I want to set up a cutting jig to register a part in the glowforge, but I am planning to do a thick piece, i.e. too thick for the crumb tray. In the past, I’ve done simple jigs by cutting cardboard scrap. For example, if I want to line up my workpiece at 1" in both X and Y, I put in a scrap of cardboard and cut out lines at 1" in either axis. But my understanding is that this would not work if you were aiming for the bottom of the machine with the crumb tray removed.
Has anyone got a solution for this? The reason I ask is that I want to transfer a part between the Glowforge and my CNC router and want to have the same 0,0 point on both machines. Typically I would do this by lining up the workpiece against a known reference on each machine as described above.
On the other hand, I noticed after a recent job that the camera view seemed to be a lot better aligned than previously.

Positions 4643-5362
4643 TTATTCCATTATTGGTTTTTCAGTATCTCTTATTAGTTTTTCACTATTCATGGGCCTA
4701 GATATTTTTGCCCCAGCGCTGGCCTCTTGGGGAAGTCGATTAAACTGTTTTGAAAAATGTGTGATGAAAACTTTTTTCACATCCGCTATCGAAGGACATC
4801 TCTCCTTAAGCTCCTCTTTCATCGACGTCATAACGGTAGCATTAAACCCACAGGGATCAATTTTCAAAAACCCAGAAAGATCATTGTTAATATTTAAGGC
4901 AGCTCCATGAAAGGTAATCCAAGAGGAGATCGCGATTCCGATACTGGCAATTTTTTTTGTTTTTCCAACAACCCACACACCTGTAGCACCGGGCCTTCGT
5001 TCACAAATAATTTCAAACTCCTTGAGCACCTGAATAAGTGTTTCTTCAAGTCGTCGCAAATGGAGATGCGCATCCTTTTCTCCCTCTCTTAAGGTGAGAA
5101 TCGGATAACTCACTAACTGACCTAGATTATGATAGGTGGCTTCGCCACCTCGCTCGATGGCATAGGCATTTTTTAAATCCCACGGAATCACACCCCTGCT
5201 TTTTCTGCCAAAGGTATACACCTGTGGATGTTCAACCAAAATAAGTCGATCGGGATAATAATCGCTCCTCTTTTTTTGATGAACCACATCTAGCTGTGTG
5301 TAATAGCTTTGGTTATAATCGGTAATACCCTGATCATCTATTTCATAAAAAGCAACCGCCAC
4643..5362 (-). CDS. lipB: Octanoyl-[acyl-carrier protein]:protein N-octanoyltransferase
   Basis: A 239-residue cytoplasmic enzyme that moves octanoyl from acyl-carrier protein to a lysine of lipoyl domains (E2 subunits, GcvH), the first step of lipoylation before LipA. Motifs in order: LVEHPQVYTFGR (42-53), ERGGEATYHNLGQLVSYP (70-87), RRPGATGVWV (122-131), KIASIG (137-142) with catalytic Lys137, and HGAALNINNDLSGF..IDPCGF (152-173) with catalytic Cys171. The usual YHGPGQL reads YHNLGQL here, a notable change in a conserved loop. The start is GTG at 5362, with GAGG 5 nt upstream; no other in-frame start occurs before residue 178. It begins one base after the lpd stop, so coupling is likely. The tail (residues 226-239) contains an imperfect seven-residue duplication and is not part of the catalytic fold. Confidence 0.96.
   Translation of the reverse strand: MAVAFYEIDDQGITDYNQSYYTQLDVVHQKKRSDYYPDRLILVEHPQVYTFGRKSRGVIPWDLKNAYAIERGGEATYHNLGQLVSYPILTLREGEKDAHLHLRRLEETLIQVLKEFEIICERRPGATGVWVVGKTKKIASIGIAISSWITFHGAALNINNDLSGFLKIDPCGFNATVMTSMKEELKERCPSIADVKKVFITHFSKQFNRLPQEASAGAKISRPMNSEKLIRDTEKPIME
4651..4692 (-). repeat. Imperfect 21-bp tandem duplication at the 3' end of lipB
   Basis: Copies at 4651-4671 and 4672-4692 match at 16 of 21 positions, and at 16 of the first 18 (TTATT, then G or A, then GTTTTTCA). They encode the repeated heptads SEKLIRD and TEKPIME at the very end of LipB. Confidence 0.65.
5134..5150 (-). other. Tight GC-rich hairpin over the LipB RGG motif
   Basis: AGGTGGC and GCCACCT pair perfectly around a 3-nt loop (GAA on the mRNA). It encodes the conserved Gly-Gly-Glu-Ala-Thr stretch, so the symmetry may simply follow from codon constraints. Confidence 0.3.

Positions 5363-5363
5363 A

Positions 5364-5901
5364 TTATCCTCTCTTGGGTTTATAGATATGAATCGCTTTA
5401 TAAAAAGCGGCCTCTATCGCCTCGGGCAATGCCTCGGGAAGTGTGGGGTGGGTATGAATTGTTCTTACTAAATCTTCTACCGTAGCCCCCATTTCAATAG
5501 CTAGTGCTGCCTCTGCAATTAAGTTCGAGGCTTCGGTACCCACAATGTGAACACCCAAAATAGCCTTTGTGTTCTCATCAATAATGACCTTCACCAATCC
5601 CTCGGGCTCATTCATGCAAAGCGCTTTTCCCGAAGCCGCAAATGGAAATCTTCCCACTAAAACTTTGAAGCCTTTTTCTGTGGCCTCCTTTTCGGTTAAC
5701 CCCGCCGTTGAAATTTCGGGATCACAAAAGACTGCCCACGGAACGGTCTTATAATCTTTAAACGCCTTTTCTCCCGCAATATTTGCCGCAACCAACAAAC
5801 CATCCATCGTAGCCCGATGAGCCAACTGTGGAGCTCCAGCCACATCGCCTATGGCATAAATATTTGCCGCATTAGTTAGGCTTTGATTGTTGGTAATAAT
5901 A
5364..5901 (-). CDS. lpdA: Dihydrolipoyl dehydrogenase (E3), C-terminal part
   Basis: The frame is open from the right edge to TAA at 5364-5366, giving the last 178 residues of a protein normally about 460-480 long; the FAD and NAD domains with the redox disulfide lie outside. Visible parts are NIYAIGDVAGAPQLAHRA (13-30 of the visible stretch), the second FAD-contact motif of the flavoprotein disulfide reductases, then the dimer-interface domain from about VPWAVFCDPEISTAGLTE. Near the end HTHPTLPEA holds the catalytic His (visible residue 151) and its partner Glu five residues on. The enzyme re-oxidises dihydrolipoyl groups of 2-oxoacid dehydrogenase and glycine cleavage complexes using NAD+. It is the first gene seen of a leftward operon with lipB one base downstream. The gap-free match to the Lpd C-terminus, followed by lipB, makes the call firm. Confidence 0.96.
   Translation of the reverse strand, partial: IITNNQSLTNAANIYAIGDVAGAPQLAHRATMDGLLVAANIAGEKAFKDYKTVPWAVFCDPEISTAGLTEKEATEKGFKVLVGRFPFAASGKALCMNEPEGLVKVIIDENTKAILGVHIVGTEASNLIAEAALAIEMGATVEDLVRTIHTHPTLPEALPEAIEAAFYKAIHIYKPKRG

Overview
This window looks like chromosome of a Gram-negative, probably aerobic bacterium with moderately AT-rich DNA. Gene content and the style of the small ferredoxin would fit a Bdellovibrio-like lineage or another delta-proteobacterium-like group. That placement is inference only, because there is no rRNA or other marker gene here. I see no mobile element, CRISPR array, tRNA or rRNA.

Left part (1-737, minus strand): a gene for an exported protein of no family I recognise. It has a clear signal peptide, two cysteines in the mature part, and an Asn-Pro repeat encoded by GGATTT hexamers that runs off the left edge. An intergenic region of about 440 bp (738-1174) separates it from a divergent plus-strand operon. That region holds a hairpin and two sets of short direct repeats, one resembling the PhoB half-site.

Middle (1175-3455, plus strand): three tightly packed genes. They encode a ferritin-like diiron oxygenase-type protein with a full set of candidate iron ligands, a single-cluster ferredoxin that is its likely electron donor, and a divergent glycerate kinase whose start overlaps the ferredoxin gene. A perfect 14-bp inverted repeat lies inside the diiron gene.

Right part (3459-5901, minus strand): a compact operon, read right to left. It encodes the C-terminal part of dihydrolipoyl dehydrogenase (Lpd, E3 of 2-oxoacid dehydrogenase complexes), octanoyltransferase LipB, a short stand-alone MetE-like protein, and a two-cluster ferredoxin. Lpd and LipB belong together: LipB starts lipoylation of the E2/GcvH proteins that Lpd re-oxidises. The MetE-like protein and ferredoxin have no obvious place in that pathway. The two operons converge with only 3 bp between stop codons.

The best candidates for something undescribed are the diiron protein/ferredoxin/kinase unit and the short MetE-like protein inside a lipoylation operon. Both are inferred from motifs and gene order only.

To compound matters, the part I want to work on is an irregular piece of live-edged wood, so I would likely be dealing with that, too.
Thanks for any suggestions.
What’s your tolerance?
The recommended methods will change radically depending on the answer.
Since the bottom is steel, I would try using magnets to secure some blocks or whatever and use the focus ruler to elevate your platform into range.
On a block of wood (the top of your platform) you could try finish nails to pin an irregular shape around the edge.
I’ve done this. You have to find a way to elevate the cardboard to the same surface height as your final material, which can be a challenge.
1mm? I had previously posted about my cribbage board hole making and wanted to use the cnc router to do the holes and the glowforge to do the lines.
I’m keen to find out if anyone has a good solution. I just did 2 cribbage boards with the cnc using it to score the lines and drill the holes. Now I’m going to use the glowforge to engrave them. For me that’s easier than trying to go the other way I think.
OK so my method would be roughly what @geek2nurse said combined with what @beerfaced said.
It’s easy to make a jig at height with a couple of GF-made boxes to elevate materials to the right height… 9" x 1" x 1.35" boxes ought to do it. Secure them to your GF base, and secure cardboard to them. Cut the cardboard like any other jig. Lay your material in place.
I’m paraphrasing, but that’s how I’d do it.
This topic was automatically closed 32 days after the last reply. New replies are no longer allowed.